A Beginner’s Guide to Airbrushing || Meinrad Martin Froschin

You might have been forgiven for thinking that the good old airbrush had been pensioned off by advances in computing, but there are adherents just as there are those who promote the advantages of photographing on film. It’s all true, but both those techniques are now much more the field of the specialist than the occasional practitioner or, perhaps even, the amateur. Airbrushing, of course, was always a niche field.

So, is this a book that’s missed its moment? Well, the chief users of the airbrush were graphic designers and they’re more interested in the result than the method. If they still use an airbrush, it’s a strong statement and done to achieve a particular effect. In the field of fine art, the tool was both the medium and the message, of course, and that remains valid.

So, having established that this is more about a vintage classic than a family runabout or a supercar, is the book any good, I hear you ask? Well, it’s only 112 pages and that’s not much for something as tricky as this but, at the same time, not so much as to put you off. Do I think you could master this tool in five chapters and not many more lessons? No, but then again, some of the other books I’ve seen would put you off on page one. They can get very technical very quickly.

The big problem for newcomers to airbrushing is illustrated (in full colour) on page 10. There’s a lot of it and it takes no prisoners. A decent compressor is essential if you’re going to avoid spatters or running out of puff and they ain’t cheap. The author, probably rightly, doesn’t mention the canned option.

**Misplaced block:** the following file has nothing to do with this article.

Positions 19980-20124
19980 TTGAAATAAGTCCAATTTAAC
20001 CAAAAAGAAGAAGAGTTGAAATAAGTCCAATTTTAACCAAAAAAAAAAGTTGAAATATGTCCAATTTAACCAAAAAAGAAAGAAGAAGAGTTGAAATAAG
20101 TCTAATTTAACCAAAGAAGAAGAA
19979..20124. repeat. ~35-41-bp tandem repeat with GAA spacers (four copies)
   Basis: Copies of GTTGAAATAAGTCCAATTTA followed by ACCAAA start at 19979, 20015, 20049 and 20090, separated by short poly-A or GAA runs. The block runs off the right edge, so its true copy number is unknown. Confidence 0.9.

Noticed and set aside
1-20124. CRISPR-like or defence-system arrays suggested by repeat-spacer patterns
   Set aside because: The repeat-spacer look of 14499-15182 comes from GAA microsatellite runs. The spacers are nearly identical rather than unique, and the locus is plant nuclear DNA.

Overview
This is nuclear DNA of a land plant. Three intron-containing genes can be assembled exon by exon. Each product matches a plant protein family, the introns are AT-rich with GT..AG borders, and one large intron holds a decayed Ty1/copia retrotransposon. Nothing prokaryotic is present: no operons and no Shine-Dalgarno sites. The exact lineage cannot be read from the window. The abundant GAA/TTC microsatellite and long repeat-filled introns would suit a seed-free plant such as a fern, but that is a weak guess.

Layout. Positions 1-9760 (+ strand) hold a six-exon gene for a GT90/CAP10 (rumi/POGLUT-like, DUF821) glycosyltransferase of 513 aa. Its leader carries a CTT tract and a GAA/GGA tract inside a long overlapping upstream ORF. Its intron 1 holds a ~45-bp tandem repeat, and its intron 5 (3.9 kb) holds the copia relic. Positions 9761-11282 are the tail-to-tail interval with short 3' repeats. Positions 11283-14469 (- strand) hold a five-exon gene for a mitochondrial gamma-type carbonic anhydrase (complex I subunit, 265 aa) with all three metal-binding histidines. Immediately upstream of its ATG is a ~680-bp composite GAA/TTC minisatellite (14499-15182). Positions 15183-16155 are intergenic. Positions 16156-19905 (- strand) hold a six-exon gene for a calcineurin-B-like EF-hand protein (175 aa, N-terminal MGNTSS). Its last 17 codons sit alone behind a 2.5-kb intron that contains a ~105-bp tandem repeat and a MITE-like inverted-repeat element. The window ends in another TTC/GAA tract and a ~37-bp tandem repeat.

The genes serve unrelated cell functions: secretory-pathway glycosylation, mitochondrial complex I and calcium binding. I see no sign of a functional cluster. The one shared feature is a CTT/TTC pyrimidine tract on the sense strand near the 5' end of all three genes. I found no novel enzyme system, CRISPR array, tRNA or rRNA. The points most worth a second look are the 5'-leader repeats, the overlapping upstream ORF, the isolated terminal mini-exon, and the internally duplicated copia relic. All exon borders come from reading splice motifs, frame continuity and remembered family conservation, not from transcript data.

There’s some amazing stuff here, but the instruction can be a trifle breathless. It’s all a bit like one of those annoying people* who say, “you open this page, drop down the menu, click here … it’s simple” at great speed when showing you how to use a computer. The problem is, for me, summed up in this caption: “Daniela acted as my model. I painted her to look like a traditional harlequin and photographed her posing as a tightrope walker.” Hang on, you did what? Not many of us can do that, or have access to a model so accommodating. Said Daniela doesn’t even look slightly miffed.

I apologise, I’m having a bit of fun here, but the truth is that this is a book you really need to have a look at. If you like the results and, more importantly, you think, yes, I could give that a go, it may well be the book for you. It’s certainly one of the most accessible guides to airbrushing that I’ve seen. The thing is, though, there’s no way of getting round the page 10 conundrum. The book may be not much more than a tenner, but you can easily add another ton for equipment and you could drop a monkey just to end up feeling like one.

* ie, me.

Click the picture to view on Amazon

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